• Jesus was born in a manger, but He is the Son of God and often referred to as the “King of kings and Lord of lords”, which refers to a ruler who holds complete power to exercise dominion over His realm (GotQuestions). When He walked among His disciples, His intention was never to rule over men as a “king” in the traditional sense. For His followers who were vying for control, power and a special seat of honor, this caused a great amount of confusion (Matthew 20:20-28; Revelation 17:14, 19:16).

Lives Threatened at Birth:

  • Pharaoh feared the Hebrews in Egypt and commanded the midwives of Jewish mothers to kill all newborn boys; however, the little boys were spared because the midwives feared God and protected them. As a result, God blessed the midwives for their faithfulness (Exodus 1:15-22).
  • After Moses was born, his mother hid him to ensure his safety. When she no longer could keep him hidden, she placed Moses in a basket along the Nile to be noticed by Pharaoh’s daughter who had gone to the river to bathe. The Egyptian princess took pity on the baby in the basket, and Moses’ life was spared from death (Exodus 1:15-22).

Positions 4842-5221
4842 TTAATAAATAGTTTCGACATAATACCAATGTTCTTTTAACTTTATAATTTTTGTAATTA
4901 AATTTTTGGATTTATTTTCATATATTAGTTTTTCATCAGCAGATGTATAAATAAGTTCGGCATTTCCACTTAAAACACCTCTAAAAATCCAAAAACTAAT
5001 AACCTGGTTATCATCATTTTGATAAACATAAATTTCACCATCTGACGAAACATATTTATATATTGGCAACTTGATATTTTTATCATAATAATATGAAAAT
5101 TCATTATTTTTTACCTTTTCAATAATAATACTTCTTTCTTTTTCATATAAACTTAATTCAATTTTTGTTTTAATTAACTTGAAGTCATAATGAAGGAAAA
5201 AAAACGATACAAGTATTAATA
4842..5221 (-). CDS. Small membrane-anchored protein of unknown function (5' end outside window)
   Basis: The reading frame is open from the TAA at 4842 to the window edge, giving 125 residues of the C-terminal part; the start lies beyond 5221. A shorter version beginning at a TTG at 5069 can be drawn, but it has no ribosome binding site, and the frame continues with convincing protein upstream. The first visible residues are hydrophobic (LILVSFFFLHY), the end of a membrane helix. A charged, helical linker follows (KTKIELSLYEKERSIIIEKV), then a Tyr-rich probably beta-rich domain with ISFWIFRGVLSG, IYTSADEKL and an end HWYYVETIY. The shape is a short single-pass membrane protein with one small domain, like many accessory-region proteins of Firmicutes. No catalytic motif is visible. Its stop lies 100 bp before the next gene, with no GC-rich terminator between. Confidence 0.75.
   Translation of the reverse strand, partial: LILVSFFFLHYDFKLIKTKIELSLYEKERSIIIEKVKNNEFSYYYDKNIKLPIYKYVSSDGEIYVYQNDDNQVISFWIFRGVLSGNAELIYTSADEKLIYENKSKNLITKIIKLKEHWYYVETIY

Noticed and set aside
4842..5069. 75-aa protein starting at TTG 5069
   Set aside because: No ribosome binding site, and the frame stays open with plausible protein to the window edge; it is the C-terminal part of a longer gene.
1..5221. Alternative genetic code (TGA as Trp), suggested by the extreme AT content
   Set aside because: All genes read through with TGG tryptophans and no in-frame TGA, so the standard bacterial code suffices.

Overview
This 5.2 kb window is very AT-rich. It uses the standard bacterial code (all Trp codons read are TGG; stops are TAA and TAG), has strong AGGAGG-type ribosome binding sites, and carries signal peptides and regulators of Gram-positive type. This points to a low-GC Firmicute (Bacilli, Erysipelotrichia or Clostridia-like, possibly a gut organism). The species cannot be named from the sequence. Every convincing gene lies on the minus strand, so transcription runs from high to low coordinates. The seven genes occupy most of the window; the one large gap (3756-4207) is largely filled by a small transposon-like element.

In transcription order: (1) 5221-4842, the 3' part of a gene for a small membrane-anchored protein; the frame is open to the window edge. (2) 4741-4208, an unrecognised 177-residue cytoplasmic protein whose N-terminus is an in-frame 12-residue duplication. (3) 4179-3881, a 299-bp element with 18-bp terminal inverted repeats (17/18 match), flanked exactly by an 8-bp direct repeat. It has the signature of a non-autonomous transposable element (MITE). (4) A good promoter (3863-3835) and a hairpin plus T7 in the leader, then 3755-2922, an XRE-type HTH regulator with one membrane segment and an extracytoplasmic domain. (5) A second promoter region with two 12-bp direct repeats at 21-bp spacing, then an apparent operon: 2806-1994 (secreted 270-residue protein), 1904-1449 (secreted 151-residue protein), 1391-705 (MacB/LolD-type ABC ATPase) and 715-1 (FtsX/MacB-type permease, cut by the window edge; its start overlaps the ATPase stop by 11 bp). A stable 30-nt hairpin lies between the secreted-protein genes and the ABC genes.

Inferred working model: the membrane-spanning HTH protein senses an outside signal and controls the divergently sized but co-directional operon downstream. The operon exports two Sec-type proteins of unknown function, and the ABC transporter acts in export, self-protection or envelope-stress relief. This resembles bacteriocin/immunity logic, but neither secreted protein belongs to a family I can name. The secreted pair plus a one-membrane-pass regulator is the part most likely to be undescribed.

• Jesus’ life was also threatened at birth. King Herod, who ruled over the land where Jesus was born, was paranoid and power hungry. In fact, the fear of losing his thrown consumed him to such a horrifying degree that he murdered his own family (Frankz, Gordon; Losch, Richard).
  • After Herod heard the prophecy stating a king more powerful than he would be born in his land during his lifetime, he instructed his soldiers to murder all the little boys born within his kingdom to ensure no one could take his crown (Matthew 2:3-18).

Adopted:

  • Moses was adopted into Pharaoh’s family; Jesus was adopted into Joseph’s family. Neither man was raised by his biological father (Exodus 2:10; Matthew 1:19-21).